CHO was produced with all the carbon sources tested; however, steroidal substrate cholesterol (0.502U/ml) only showed a significant increase in CHO levels (fig. 3). Results of the present investigation were similar to the results of Ahmad and Goswami [16] who also observed steroidal substrate to increase levels of CHO production. Rhodococcus erythropolis, under appropriate conditions, can show a significant CHO activity when grown in a mineral medium containing cholesterol as a sole carbon source [23].

Fig. 3: Effect of carbon sources on enzyme production

Effect of nitrogen sources

Different combinations of inorganic and organic nitrogen sources were supplemented to CHO production and it was observed that yeast extract with the combination of (NH4)2HPO4 give maximum CHO production (0.574I U/ml). Organic (yeast extract) and inorganic (DAPH) nitrogen sources when supplemented as individual components to the production media leads to decrease in enzyme production (0.286 and 0.25 U/ml respectively) (fig. 4). Earlier study also reported that the combination of (NH4)2HPO4 and yeast extract leads to the highest enzyme production (0.353 U/ml) as compared to individual organic and inorganic components [16].

Fig. 4: Effect of inorganic and organic nitrogen sources on enzyme production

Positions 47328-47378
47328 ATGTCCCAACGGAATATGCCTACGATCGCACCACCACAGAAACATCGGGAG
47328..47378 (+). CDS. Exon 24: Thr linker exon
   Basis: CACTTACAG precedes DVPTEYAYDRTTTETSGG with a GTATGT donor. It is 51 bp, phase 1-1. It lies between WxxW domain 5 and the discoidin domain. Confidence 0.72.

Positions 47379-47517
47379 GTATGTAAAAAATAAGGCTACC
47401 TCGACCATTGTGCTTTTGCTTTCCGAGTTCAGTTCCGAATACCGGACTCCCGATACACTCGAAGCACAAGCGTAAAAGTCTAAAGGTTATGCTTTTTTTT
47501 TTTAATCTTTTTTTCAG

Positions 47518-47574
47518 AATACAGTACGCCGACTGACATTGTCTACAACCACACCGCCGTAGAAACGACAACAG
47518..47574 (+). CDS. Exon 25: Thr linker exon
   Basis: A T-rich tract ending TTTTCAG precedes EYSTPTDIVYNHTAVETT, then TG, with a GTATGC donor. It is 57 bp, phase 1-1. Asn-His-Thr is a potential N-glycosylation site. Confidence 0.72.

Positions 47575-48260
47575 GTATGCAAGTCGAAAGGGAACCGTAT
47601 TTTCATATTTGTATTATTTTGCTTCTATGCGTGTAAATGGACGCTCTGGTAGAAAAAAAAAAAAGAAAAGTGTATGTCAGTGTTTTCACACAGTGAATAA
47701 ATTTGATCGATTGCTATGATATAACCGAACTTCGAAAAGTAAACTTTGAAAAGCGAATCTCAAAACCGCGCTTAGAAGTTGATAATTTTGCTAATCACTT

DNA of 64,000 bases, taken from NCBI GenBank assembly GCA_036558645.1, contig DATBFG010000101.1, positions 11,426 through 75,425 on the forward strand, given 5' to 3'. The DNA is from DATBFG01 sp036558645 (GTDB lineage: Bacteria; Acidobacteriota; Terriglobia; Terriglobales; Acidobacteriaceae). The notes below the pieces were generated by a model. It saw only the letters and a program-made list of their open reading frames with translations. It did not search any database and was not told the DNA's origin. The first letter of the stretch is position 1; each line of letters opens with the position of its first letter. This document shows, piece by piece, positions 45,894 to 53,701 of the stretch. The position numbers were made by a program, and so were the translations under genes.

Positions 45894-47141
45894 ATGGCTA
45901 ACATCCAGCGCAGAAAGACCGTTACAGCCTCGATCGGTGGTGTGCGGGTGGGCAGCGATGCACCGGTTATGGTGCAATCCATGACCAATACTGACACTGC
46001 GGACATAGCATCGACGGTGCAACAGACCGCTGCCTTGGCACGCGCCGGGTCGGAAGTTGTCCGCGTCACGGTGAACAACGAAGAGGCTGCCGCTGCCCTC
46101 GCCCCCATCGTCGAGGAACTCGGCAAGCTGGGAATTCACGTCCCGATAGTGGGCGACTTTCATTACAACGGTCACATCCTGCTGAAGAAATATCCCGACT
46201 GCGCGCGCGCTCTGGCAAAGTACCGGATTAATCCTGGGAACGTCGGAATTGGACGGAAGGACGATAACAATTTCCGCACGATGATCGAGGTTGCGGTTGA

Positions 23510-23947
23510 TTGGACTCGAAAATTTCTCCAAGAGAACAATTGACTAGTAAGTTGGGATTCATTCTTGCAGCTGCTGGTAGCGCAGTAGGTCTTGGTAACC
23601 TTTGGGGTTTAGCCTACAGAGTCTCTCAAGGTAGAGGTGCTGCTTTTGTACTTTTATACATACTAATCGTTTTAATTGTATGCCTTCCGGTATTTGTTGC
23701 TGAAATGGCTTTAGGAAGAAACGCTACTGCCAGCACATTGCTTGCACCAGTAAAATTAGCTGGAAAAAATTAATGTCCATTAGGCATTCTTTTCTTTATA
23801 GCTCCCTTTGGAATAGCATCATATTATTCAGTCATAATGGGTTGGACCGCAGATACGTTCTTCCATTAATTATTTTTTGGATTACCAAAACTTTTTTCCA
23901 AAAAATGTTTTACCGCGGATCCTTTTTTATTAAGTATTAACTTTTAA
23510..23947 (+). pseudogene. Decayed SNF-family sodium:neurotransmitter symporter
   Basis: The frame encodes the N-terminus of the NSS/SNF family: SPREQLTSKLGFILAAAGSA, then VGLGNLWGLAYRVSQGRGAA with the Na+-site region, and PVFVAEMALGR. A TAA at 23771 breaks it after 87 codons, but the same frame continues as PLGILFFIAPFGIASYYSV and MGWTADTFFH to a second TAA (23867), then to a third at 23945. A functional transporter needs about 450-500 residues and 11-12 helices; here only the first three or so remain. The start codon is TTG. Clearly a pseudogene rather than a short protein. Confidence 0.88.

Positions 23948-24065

A. A (ammonium acetate), A. C(ammonium chloride), A. N (ammonium nitrate), A. S (ammonium sulphate), DAHP (di ammonium hydrogen phosphate), Y. E(yeast extract), B. E (beef extract), M. E (malt extract)


Cholesterol oxidase is an enzyme of great commercial value widely employed by laboratories routinely devoted to the determination of cholesterol in food, serum and other clinical samples. Rhodococcus species which are capable of producing cholesterol oxidase have been isolated from urban compost and dairy soil samples. Bacterial isolate COP 2 showed maximum enzyme production and production was increased by optimization of cultural conditions viz., temperature, pH, carbon and nitrogen sources. Our work led to the conclusion that isolated Rhodococcus sp. might be considered as potentially interesting source of cholesterol oxidase for commercial purpose.


Declared None